For a modern country that’s built on the principle of laïcité (secularism), this is surprising:
The French Council of State ruled Monday that a ban on religious gatherings in the country is a disproportionate response to the coronavirus pandemic, and ordered the government to lift the ban within eight days.
The Council of State (Conseil d’État) is France’s supreme court for administrative justice. The judges hear claims against “federal” administrative decisions including orders and rules issued by the executive branch.
The BBC reports that
Currently, all gatherings in places of worship are banned except for funerals, which are limited to 20 people. …
The Council of State ruled the ban was “disproportionate in nature” and caused “damage that was seriously and manifestly illegal“.
It’s hard to understand just what that damage is, and why the hurry, considering that
France is currently in the middle of relaxing its lockdown rules while trying to ensure the country does not experience a second wave of cases. Religious leaders had been told not to organize services until 2 June.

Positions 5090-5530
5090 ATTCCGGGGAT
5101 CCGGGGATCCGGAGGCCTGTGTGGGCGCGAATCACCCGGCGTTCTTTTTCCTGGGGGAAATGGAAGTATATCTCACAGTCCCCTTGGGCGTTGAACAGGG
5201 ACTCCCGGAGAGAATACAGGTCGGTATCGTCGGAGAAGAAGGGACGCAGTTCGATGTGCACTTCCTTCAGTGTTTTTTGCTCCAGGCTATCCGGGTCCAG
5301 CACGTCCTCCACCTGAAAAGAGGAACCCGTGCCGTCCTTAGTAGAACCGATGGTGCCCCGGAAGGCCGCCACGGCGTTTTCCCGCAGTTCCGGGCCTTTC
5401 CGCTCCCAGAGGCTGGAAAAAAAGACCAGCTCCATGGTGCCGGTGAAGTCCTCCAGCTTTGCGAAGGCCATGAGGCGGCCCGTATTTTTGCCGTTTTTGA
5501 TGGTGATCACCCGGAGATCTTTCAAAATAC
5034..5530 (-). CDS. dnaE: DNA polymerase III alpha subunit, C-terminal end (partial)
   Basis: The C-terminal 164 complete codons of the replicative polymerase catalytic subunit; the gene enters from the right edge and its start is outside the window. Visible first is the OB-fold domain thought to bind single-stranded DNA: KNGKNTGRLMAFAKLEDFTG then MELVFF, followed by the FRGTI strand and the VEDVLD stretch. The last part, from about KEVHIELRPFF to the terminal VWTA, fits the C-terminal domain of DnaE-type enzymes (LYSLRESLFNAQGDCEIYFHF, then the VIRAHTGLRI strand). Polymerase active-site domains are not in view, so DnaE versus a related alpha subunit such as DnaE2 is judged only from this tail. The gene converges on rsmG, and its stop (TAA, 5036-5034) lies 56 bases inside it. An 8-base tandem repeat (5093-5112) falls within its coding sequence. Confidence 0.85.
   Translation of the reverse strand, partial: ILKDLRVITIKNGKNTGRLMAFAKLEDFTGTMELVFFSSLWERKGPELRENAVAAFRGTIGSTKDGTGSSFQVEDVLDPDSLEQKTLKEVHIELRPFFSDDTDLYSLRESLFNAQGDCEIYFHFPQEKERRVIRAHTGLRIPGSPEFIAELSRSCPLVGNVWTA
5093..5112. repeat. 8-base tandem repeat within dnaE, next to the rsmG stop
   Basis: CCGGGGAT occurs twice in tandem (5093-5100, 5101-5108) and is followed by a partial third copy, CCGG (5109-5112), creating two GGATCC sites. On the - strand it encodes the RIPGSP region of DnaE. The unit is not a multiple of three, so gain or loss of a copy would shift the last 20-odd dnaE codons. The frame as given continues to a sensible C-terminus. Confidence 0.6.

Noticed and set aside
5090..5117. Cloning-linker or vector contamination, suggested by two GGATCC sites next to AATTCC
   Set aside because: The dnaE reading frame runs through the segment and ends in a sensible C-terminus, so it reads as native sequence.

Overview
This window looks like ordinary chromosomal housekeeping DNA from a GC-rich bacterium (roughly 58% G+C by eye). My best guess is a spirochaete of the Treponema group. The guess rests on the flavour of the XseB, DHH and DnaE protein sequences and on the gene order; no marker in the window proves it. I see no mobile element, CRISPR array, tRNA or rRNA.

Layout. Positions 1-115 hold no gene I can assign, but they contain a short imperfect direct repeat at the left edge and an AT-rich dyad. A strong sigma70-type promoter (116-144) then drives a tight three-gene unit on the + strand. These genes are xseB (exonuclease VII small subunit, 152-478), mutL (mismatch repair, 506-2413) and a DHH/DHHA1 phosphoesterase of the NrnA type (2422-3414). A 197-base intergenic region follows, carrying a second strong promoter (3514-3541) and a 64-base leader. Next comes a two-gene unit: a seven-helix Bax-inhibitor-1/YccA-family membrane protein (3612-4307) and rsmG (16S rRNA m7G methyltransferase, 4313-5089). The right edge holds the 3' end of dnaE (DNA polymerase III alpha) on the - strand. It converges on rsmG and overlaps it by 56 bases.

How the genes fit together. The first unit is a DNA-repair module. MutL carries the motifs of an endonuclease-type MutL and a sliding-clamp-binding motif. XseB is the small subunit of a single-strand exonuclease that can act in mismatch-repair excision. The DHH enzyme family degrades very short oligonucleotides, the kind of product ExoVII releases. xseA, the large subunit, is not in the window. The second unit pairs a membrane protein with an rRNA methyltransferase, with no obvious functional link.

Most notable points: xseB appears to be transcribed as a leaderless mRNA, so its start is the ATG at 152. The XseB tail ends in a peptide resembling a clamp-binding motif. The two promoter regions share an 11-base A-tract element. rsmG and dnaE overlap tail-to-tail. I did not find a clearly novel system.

So the Council of State pushed that timetable by one week. It doesn’t make a world of difference, but an extra week of prudence is better than a premature relaxing of public-health measures that have been shown to work.
Caution with church gatherings should be virtually ingrained by now, given the role that religious get-togethers played in France during the early stages of the corona-crisis. In February, the country had a superspreader event in the form of a five-day evangelical megachurch meeting in Mulhouse, a city of 110,000 close to the German and Swiss borders. The most popular sessions had 2,500 attendees, and during opening hours there were never fewer than a thousand people in the religious complex.
According to Reuters,
The prayer meeting kicked off the biggest cluster of COVID-19 in France — one of northern Europe’s hardest-hit countries — to date, local government said. Around 2,500 confirmed cases have been linked to it. Worshippers at the church have unwittingly taken the disease caused by the virus home to the West African state of Burkina Faso, to the Mediterranean island of Corsica, to Guyana in Latin America, to Switzerland, to a French nuclear power plant, and into the workshops of one of Europe’s biggest automakers.
The Council of State opinion is unappealable. One week from today at the latest, French church services may resume.
C’est dommage, ça.
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